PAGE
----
Will Japanese whisky be eclipsed by Taiwan? The island’s gin and rum also show promise – with one distillery promising spirits ‘good enough for God’
Back in the Age of Discovery, Ilha Formosa (“beautiful island”) was the name the Portuguese gave to Taiwan. Today the Renaissance Distillery, based in Kaohsiung, southern Taiwan, uses an anglicisation of the name – “Isle of Formose” – to advertise the origin of its rum.
Taiwanese spirits have slowly but surely risen in popularity across the globe over the past decade. Their rise began with Kavalan, which opened its single malt whisky distillery in 2005 and joined a competitive global scene where Scotch, Japanese whisky and American bourbon long reigned supreme. Today, Kavalan is known far and wide, from Japan to the United States. Omar, another Taiwanese whisky producer, is also popular in the West, having recently begun focusing more on overseas markets.
As the market for Taiwanese spirits grows rapidly, regulations are being enforced to maintain the highest possible standards. This is pertinent given Japan’s experience where many companies took advantage of local rules which allowed imported whiskies to be pushed as Japanese. More stringent whisky regulations have only recently been introduced in Taiwan’s northern neighbour.
According to Kavalan CEO Lee Yu-ting, whisky made in Taiwan “must be mashed, fermented, distilled and aged for at least two years. It must contain grain and be bottled at a minimum alcoholic strength of 40 per cent.” The industry is hoping that as more Taiwanese brands begin distilling, the geographical indications will become even stricter.
With a growing appetite for whisky across the world, and Kavalan paving the way, new distilleries have started opening across Taiwan. One of the newest, Holy Distillery, produces gin and whisky at its premises on the outskirts of Taipei. As the name suggests, the distillery is a product of faith, with each release featuring names like Valour and Genesis.
Alex Chang, the founder, has based his model on craft distilleries in the US, which distil a variety of spirits. Chang creates gin and whisky using the huge abundance of botanicals and grains found across Taiwan.
“A new generation of distillers is emerging from Taiwan,” says Chang. “We are showcasing our local grains and botanicals in an attempt to introduce Taiwan’s wonderful flavours to the world.” Chang continues to experiment in the hope of pleasing the highest possible authority: “to make a spirit to please God’s palate”, as he puts it, no doubt hoping it’ll win our approval too.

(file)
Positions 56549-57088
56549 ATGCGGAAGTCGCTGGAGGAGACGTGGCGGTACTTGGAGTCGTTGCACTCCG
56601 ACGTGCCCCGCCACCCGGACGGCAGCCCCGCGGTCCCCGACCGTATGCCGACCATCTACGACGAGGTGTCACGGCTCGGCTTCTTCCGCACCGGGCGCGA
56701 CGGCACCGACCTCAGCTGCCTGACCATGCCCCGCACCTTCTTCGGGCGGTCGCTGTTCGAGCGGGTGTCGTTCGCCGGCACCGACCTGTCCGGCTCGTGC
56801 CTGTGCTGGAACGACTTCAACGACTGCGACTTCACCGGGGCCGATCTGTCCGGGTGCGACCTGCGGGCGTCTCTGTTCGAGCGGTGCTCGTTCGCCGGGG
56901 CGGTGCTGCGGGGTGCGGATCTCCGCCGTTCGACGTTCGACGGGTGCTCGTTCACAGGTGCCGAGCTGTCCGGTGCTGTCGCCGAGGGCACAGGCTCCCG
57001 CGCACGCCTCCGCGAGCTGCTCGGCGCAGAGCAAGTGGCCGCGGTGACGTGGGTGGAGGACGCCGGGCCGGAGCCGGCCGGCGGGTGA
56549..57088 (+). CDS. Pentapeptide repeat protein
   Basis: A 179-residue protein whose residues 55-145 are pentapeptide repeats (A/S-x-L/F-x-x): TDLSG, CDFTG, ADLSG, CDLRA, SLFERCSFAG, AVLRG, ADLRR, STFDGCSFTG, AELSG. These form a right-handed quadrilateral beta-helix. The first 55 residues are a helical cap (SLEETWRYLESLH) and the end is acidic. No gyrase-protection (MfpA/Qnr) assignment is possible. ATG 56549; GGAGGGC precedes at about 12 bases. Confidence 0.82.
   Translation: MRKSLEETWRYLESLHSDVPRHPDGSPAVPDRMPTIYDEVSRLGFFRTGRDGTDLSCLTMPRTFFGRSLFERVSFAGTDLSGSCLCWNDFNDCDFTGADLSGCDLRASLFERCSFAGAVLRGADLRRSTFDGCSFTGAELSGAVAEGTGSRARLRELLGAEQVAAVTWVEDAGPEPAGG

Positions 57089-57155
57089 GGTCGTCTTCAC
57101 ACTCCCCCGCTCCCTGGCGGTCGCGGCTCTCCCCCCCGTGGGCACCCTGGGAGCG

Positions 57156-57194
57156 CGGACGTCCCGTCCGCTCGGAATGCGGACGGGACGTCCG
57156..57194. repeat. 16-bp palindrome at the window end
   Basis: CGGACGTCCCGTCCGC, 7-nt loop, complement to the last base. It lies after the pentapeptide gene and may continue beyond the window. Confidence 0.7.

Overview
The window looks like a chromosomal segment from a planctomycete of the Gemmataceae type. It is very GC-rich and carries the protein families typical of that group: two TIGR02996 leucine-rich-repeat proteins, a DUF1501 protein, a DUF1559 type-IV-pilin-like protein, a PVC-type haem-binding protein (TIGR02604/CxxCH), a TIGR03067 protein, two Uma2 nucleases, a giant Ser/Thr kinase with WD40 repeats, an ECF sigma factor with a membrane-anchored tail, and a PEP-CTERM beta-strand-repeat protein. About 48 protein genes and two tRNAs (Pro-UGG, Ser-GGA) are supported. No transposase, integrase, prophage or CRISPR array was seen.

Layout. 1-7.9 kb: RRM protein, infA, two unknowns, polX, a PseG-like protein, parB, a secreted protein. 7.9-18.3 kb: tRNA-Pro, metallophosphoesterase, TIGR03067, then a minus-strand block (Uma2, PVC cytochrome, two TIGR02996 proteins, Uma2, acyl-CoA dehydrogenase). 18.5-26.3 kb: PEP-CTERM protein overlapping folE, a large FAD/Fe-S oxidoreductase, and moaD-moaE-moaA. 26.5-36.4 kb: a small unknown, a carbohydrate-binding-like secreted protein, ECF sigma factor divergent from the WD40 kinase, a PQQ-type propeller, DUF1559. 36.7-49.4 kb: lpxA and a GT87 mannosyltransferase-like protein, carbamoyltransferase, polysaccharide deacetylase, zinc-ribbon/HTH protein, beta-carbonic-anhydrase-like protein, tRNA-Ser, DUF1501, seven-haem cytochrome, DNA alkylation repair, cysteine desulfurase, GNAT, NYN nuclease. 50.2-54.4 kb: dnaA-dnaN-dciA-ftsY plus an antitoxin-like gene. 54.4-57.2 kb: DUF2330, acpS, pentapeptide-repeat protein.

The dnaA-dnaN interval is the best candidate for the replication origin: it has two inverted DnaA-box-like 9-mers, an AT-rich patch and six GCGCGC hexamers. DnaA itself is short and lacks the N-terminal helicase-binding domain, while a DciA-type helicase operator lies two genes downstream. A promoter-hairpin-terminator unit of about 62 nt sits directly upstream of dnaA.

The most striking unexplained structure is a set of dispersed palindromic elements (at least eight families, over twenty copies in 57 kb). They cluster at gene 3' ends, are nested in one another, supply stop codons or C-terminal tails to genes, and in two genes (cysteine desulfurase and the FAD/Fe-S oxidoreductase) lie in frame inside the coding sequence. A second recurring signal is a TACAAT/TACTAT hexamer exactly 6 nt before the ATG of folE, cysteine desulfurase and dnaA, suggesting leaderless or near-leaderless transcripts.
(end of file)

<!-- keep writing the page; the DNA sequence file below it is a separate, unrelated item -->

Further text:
Renaissance Distillery uses locally sourced sugar cane to create high ABV rums, with a focus on transparency and flavour. Renaissance founder Olivier Caen, who is French, says: “Taiwan without rum is equivalent to France without wine”, referring to the abundance of sugar cane. At one point it was even the mainstay of the Taiwanese economy, though it grows best in the south of the island where the climate and soil are most favourable. As we spoke, Caen’s team was just starting to harvest cane from the farm for the distillery.
Besides the abundance of local fruit and produce, Taiwan’s hot and humid climate also works well to age spirits faster. Caen explains: “The climate is perfect for rum maturation. The temperatures here range from nine to 40 degrees Celsius and this variation helps to create more flavours and more esters. The climate also varies from humid to dry and provides a ‘seasoning’ effect which allows a more complex maturation. These are key factors of the terroir that cannot be replicated anywhere else.”
Caen also uses a transparent labelling strategy to disclose every detail of his rums. For decades this has been as issue in the industry, with brands often choosing “smoke and mirrors” to hide key facts about each expression. Renaissance’s open approach has already caught the attention of global spirit experts, such as Glaswegian Dave Broom, and earned the distillery stellar reviews. The company also experiments with the casks used – from Japanese Mizunara oak to French Limousin casks – resulting in releases that are varied and nothing if not exciting.
While the local market is important, Taiwanese spirits do not appear to have caught on as wildly in the rest of Asia and the latest entrants have their sights firmly set on the West. With Kavalan’s popularity soaring in the United States and Europe, new Taiwanese distillers can ride that “wave”, much like the smaller Japanese whisky makers have benefited from the global reach of Suntory and Nikka whisky.
Lee, as the head of Kavalan, expects further growth in the near future: “I’ve noticed the number of knowledgeable drinkers is increasing rapidly,” he says. “People are becoming knowledgeable about the various Taiwanese spirits, and I would say that both within and outside Asia, the future looks set to get even more interesting for Taiwan’s spirits.”
- Move aside, Suntory and Nikka? Kavalan isn’t the only Taiwanese whisky you should know about – Taipei’s Holy Distillery even aims for the divine
- Renaissance Distillery uses locally sourced sugar cane to create high ABV rums, experimenting with Japanese Mizunara oak and French Limousin casks